• United States

Virtual call centers fight to keep jobs in the U.S.

Feb 25, 20033 mins
Enterprise Applications

* Industry leaders cite better quality of service and national security concerns

These days, firms with call centers looking to outsource all or part of their support have three options: Hire a brick-and-mortar call center outsourcer such as TeleTech; contract with an overseas firm that has a similar facility in a country like India with an English-speaking, educated workforce; or partner with a virtual outsourcer that employs home-based agents such as Alpine Access, Willow CSN, ARO and Working Solutions.

Often, the choice comes down to money. Overseas outsourcers use cheap labor, offering a better deal than U.S. firms. To compete, virtual call center firms emphasize high-quality service. Their workers are more mature, better educated and often licensed in various disciplines, such as insurance. Some in the industry aren’t shy about underscoring the political and economic ramifications of sending U.S. jobs overseas. Others think the issue is overhyped.

Jack Heacock, a call center consultant and a director of the Telework Coalition, sites quality of service and national security as prime concerns. “While overseas providers claim transparency, and no doubt lower cost per agent hour, they cannot possibly provide the quality American agents provide, nor can they upsell as well,” Heacock says. Moreover, “giving foreign nationals access to U.S. corporate information assets, their customers’ personal information, transaction data and corporate commercial processes – in a time when terrorists are looking to gain better intelligence to hurt the U.S. – are we setting our economy up for another punch in the nose?” he adds.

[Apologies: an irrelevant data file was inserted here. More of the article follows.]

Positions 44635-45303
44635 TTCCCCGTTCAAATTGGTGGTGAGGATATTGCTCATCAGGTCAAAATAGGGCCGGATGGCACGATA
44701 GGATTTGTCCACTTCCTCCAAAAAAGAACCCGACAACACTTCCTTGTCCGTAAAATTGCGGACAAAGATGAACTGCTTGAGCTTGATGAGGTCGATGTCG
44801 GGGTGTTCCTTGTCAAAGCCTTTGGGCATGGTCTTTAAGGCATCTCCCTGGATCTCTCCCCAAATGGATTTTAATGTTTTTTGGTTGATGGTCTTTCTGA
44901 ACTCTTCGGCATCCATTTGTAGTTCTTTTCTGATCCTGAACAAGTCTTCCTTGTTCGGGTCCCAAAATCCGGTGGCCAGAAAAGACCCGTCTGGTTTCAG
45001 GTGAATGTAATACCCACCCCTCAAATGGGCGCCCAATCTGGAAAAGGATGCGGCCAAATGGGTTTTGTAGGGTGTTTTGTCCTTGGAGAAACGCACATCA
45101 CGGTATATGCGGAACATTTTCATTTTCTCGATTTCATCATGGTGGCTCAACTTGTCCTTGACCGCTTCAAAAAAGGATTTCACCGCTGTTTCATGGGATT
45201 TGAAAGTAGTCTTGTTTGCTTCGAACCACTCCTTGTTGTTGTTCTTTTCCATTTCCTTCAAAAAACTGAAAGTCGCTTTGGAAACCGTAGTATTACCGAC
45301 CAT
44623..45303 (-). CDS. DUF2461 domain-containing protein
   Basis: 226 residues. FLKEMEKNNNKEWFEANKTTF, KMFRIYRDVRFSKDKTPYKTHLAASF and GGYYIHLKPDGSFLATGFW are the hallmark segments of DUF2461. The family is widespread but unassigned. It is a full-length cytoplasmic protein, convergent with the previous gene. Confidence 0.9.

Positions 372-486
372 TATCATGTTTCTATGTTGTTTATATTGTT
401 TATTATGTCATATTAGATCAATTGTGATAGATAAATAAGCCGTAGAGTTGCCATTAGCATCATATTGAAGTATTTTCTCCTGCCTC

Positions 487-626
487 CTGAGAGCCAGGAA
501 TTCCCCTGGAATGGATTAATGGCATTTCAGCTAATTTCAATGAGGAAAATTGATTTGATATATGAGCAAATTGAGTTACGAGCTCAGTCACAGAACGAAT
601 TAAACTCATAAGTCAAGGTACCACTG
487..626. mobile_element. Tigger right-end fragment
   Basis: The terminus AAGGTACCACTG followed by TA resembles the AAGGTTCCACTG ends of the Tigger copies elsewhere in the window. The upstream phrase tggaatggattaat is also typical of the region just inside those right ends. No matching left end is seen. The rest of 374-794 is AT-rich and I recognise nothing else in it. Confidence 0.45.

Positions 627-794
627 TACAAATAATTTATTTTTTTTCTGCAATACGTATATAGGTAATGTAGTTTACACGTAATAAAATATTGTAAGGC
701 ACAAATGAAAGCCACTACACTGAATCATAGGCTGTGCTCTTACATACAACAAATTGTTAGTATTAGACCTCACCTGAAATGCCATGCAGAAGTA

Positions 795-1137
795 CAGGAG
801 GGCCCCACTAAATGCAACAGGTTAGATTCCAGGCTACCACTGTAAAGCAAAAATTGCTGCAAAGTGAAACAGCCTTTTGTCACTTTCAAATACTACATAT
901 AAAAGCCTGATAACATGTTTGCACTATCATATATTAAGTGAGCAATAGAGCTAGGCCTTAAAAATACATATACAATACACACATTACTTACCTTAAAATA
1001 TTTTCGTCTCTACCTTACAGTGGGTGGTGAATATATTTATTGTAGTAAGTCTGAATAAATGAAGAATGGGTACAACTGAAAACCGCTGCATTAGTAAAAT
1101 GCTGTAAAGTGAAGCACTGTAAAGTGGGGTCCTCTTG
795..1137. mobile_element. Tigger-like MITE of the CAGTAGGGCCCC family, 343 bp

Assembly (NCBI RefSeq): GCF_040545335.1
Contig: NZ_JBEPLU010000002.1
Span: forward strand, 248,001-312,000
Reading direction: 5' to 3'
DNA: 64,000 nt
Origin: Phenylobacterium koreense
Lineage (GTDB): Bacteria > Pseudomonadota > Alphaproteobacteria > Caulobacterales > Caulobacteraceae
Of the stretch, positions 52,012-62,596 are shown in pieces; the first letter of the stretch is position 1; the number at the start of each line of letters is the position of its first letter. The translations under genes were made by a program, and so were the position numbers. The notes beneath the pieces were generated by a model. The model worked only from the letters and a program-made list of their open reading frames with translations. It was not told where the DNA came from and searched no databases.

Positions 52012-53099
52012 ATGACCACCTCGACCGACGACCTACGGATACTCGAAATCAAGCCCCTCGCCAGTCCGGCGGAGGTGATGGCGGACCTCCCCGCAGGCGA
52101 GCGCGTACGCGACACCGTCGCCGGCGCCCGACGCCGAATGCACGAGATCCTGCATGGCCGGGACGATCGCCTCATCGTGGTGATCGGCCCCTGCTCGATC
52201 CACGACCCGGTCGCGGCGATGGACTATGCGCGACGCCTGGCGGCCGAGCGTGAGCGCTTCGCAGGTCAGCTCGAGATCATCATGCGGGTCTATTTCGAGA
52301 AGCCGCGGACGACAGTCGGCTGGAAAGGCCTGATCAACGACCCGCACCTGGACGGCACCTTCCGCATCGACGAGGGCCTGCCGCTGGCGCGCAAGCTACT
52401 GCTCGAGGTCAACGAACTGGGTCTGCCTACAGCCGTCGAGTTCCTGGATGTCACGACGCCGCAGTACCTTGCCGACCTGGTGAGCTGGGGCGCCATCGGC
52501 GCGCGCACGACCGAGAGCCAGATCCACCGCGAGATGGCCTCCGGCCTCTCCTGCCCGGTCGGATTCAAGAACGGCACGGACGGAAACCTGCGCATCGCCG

Tim Houlne, CEO of Working Solutions, a virtual outsourcer that boasts 16,000 home-based contract employees, says the overseas market is “labor arbitrage.” But he’s also seen it dip since Sept. 11.

“There’s a lot more hype now,” he says. “India, or the Philippines, or wherever – it’s not going to be the end all. You have to look at your investment in bringing the call center up to speed. If it takes you two calls to solve a problem, does that really solve the problem? Do you abandon customer loyalty because of a dialect or cultural issue? When you look at the true ROI of using a U.S. virtual call center vs. one overseas, telework starts to prove itself,” he says.

Mike Betzer, CEO of hosted call center services firm Ineto, which has clients overseas and in the U.S., points out firms get what they pay for when outsourcing. “If [an outsourcer], for instance, gets an account with a large company at a high rate, they’ll provide great service. But if they get another account, say with price-conscious Dell, at a lower rate, they’ll either suck it up to keep the Dell business or provide second-class service, from how the business is managed, who’s overseeing it and how reports are provided.”

All in all, Betzer thinks the migration of jobs overseas is temporary. “With any new business opportunity, the pendulum swings too far. When IVR [interactive voice response] came along, everyone said, no more agents. Then came e-mail, and everyone said customers will stop using the phone. Then came the Web, and everyone said, customers will just help themselves. In time, this will all balance out, and we’ll all be more competitive for it.”

Even so, Heacock wonders whether the U.S. shouldn’t impose tariffs on overseas call centers, “to better balance the playing field and protect both the U.S. economy and information privacy.”